Now I head to the largest country in Central America to dip into Lake Nicaragua! I will remember to stay hydrated, and hope to see and photograph monkeys on the islands, the world’s only freshwater sharks, and the volcanic landscapes, but will remember that phrase “the journey is the destination.”
For more on kayaking (and ashboarding?) in Nicaragua, you can “follow me” at @ExploreTraveler and other adventurers @AustinLehman. To plan your own paddling journey in Africa, you can contact Feldstein via his website.
—Lisa TE Sonne for Luxury Travel Mavens
-Photographs by Alan Feldstein, except for the one of him.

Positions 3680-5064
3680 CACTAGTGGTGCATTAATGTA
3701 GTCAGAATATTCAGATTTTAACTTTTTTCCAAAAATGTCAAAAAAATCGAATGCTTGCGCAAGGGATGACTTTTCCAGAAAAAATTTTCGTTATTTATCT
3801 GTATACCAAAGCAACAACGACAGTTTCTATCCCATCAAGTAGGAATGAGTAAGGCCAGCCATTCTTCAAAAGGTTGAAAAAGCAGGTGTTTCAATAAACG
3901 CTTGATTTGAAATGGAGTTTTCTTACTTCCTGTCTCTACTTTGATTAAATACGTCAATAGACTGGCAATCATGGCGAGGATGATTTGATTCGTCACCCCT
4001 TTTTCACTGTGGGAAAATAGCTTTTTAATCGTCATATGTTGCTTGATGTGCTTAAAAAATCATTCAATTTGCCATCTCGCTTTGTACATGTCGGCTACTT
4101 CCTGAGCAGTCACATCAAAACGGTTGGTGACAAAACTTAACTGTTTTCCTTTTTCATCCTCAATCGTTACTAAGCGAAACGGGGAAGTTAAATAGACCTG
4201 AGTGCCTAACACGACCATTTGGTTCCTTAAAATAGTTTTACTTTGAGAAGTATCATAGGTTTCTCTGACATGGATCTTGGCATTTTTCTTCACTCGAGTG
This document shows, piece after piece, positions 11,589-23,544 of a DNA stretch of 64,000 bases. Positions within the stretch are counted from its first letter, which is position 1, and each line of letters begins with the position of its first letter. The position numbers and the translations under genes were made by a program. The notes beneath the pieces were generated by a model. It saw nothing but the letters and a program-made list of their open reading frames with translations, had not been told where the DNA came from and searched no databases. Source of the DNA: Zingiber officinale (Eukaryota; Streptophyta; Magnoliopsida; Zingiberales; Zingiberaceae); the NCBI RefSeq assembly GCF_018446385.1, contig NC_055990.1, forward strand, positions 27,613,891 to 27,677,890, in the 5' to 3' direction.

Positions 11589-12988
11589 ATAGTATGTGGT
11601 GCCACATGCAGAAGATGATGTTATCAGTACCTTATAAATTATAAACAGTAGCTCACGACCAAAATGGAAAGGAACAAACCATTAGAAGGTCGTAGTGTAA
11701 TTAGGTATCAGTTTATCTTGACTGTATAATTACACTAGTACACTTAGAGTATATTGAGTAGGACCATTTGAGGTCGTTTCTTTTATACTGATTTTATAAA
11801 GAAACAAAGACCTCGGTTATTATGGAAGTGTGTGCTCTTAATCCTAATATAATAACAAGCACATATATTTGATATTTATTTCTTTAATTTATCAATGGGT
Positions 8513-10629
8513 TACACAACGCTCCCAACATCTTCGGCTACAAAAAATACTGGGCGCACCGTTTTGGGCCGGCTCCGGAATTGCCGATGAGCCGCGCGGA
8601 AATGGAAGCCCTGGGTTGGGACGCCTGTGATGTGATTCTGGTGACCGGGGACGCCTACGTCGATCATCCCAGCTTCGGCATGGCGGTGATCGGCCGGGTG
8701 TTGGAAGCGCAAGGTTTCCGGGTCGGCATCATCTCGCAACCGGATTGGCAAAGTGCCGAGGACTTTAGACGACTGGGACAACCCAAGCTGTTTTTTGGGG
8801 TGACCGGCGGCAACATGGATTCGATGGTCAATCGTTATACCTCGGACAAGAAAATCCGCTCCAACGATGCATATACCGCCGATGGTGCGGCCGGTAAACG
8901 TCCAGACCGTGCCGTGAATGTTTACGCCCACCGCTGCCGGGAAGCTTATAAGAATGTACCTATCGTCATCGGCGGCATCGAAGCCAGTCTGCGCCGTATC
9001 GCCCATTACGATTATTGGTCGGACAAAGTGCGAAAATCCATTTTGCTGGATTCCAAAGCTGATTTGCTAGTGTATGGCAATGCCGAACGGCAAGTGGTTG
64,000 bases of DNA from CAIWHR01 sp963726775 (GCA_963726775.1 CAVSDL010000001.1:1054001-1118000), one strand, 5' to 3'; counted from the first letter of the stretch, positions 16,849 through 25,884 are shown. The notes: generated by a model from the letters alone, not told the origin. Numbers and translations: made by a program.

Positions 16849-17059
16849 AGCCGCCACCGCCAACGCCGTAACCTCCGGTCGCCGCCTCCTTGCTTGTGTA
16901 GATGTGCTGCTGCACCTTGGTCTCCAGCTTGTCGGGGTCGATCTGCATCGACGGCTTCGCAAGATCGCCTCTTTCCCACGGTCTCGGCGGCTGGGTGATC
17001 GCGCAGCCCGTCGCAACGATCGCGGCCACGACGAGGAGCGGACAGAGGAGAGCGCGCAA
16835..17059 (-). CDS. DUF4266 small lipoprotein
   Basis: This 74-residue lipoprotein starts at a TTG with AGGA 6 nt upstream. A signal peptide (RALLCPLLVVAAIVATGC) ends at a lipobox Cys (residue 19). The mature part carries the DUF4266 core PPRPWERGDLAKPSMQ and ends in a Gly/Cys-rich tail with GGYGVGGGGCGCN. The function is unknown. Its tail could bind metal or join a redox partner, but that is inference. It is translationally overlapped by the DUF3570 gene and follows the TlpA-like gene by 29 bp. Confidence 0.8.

Feldstein’s bio, provided by him: In addition to paddling and teaching kayaking, Alan Feldstein has paddled all over the world, including California, Baja, British Columbia, Cape Cod, Hawaii, Turkey, The Hudson River, Vietnam, West Africa, Lake Tanganyika, and was one of the first people to kayak and explore the coast of Tanzania. Alan is also an avid nature photographer whose work has appeared in Wavelength Magazine, the Los Angeles Times, and the paddling.net calendar. In addition, Alan has traveled extensively throughout the world. He is a member of the Adventurer’s Club of Los Angeles and Southern California Chapter Chair of the Explorer’s Club. He also sits on the board of Trustees of the Cheetah Conservation Fund. Most importantly he is the Owner and Founder of Infinite Safari Adventures.